We assessed the characteristics of receptor response for the purpose of developing a vibration stimulator and stimulation methods aiming to improve standing balance. Vibration detection thresholds and the degree to which the site of stimulation matches the site of perception were examined in 22 feet of 11 healthy adults (21.0±1.8 years). Stimulation was applied at a frequency of 225Hz using an original vibration stimulator comprising a frequency oscillator and piezoelectric element. Threshold was determined by averaging measurements obtained by ascending and descending methods. In the ascending method, the applied voltage was measured at the point at which vibration could be perceived, and in the descending method, the applied voltage was measured at the point at which vibration could no longer be detected. The concordance between the site of stimulation and the site of perception was determined by asking subjects to indicate the site at which vibration was perceived using the ascending method. Vibration thresholds were 6.6±3.6V at the base of the fifth metatarsal bone, 5.5±3.3V at the navicular bone, 7.8±3.8V at the lateral malleolus, 6.5±3.1V at the medial malleolus, and 11.9±4.5V at the head of the fibula. A significantly higher threshold was observed at the head of the fibula [F(4,105)=10.186, p<.001]. The site of stimulation and the site of perception matched, were nearby, and were unclear in 11, 8, and 3 feet, respectively, at the base of the fifth metatarsal bone;9, 9, and 4 feet, respectively, at the navicular bone;9, 7, and 6 feet, respectively, at the lateral malleolus;10, 4, and 8 feet, respectively, at the medial malleolus;and 9, 0, and 13 feet, respectively, at the head of the fibula. The degree of concordance was ‘unclear’(p<.05) at the base of the fifth metatarsal bone and ‘nearby’(p<.01) at the head of the fibula in a significantly smaller number of subjects, and was ’unclear’ at the head of the fibula in a significantly larger number of subjects. These results probably reflect the influence of the distribution of receptor density and vibration transmission to the surrounding soft tissues.
Continuous sensing of respiratory volume is valuable for evaluating exercise ability and managing health condition. However, continuous sensing of respiratory volume without interfering with exercise and breathing is difficult using conventional methods. This research proposed a novel sensing method of respiratory volume using electromagnetic induction coils placed on ventral and dorsal aspects of the chest. The induced signal changed due to chest movement from breathing, and was used for estimating respiratory volume. This paper revealed experimentally the effective frequency of the electromagnetic wave for achieving high sensitivity. By measuring and analysing the output signal of the proposed system and chest displacement using an optical motion tracker during rest and stepping exercise, we showed that the system can detect chest displacement caused by respiration with adequate accuracy. An experiment in which we measured the output of the proposed system and the respiratory volume using a calibrated owmeter showed that our system can estimate the respiratory volume within an error of 0.228L.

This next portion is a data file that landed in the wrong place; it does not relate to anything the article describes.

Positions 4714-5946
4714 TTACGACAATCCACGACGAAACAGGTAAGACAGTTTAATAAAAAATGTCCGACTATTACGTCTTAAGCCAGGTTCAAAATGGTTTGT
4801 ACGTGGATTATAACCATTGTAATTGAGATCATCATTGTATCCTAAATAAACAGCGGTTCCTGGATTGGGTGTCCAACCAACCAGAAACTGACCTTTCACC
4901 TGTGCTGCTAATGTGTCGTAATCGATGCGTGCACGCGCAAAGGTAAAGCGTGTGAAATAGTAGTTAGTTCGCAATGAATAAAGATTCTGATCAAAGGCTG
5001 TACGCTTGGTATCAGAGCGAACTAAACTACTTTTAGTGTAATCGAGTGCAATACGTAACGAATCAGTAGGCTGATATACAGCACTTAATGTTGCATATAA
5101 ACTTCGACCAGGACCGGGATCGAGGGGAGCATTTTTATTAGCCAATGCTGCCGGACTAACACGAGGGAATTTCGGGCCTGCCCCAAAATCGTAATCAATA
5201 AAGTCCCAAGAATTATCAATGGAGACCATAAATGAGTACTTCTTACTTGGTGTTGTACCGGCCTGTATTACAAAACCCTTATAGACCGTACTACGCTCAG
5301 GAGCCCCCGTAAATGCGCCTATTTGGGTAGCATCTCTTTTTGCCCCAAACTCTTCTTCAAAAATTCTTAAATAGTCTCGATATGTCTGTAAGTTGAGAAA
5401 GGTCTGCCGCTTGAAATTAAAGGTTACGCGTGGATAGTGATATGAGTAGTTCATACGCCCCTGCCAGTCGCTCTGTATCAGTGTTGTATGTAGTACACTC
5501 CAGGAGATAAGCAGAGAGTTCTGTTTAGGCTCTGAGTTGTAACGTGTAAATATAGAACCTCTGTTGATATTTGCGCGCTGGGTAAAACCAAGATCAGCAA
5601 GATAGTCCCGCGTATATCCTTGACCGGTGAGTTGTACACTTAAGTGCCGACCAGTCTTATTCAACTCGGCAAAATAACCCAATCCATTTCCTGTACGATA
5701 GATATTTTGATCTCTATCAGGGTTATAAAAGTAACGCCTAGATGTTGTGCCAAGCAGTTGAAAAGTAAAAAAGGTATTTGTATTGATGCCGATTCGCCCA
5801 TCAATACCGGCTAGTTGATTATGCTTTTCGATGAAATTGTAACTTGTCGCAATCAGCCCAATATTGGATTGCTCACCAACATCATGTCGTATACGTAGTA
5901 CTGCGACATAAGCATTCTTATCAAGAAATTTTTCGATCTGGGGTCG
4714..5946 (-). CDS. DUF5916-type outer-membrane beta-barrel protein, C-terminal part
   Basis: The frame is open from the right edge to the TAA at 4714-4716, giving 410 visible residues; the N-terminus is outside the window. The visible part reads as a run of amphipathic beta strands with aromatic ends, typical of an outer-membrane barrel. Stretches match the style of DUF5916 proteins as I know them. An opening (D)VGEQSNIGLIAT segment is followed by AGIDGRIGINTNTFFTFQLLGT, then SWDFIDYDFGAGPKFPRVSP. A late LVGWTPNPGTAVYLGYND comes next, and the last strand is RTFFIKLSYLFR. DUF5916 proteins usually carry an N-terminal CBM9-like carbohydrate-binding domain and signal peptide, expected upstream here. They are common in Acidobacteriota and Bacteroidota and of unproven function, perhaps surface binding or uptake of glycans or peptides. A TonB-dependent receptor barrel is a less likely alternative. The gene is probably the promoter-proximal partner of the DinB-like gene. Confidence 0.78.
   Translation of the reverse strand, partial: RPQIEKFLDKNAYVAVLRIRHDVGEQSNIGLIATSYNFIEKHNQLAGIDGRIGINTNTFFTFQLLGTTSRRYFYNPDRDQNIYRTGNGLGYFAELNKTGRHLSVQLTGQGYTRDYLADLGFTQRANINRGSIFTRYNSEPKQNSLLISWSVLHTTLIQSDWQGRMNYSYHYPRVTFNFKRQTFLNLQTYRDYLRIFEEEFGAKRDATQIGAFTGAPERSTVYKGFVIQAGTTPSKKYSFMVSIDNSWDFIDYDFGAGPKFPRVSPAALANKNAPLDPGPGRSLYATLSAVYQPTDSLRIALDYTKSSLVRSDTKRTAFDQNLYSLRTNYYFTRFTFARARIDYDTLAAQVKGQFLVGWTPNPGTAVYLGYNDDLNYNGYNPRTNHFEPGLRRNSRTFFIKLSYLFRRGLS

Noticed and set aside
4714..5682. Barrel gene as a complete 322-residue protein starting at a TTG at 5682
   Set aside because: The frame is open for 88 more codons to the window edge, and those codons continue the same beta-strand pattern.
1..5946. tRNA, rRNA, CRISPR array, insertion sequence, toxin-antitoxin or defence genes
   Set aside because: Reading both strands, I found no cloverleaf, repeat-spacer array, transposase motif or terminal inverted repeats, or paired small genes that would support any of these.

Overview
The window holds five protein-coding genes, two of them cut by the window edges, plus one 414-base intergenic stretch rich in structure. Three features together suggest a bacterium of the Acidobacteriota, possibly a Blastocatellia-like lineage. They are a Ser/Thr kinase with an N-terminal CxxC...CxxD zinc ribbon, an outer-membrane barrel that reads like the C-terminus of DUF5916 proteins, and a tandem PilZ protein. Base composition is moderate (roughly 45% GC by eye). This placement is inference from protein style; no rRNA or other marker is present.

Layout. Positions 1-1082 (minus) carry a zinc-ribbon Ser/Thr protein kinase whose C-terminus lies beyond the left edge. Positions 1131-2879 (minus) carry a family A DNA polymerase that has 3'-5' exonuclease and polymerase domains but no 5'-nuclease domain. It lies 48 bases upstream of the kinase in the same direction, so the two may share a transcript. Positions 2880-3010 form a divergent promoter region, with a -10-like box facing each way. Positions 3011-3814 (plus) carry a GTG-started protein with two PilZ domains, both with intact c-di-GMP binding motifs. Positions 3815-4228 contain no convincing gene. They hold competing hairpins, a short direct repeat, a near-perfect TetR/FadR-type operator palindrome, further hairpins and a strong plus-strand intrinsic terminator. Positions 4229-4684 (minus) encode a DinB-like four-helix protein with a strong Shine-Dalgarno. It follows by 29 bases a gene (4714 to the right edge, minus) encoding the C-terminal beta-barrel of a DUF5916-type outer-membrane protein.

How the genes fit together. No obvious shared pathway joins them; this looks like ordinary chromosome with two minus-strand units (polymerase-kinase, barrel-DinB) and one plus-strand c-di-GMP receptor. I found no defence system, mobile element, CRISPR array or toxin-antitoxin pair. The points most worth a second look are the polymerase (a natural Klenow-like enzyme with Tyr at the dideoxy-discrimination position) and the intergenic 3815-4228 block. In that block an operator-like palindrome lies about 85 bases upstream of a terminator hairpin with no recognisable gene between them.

In this study, we examined the relationship between performance and muscle strength of the upper limbs. The muscle strength of the upper limbs is a determining factor of performance for wheelchair marathon racers. Ten wheelchair marathon racers participated in the study, and they were classified into two groups based on their official personal records:six subjects were classified into Group A (<100 min, or 1 hour 40 min) and four subjects were classified into Group B (≥100 min, or 1 hour 40 min). The isokinetic muscle strength during extension and flexion (angular velocity of 60 and 240°/s) of both elbow was measured. The peak torque and peak work of extension for the right elbow (at both angular velocities), the peak work of extension averaged for two elbows (at an angular velocity of 240°/s), the peak torque and peak work of flexion averaged for two elbows (at an angular velocity of 240°/s), the torque acceleration energy of extension and flexion averaged for two elbows (at both angular velocities) and the total work of extension and flexion averaged for two elbows (at an angular velocity of 240°/s) were higher in Group A than in Group B. These results suggest that the maximum muscle strength, instantaneous force, and muscular endurance are the characteristics of the muscle strength of upper limbs which are necessary to ensure high performance for a wheelchair marathon racer.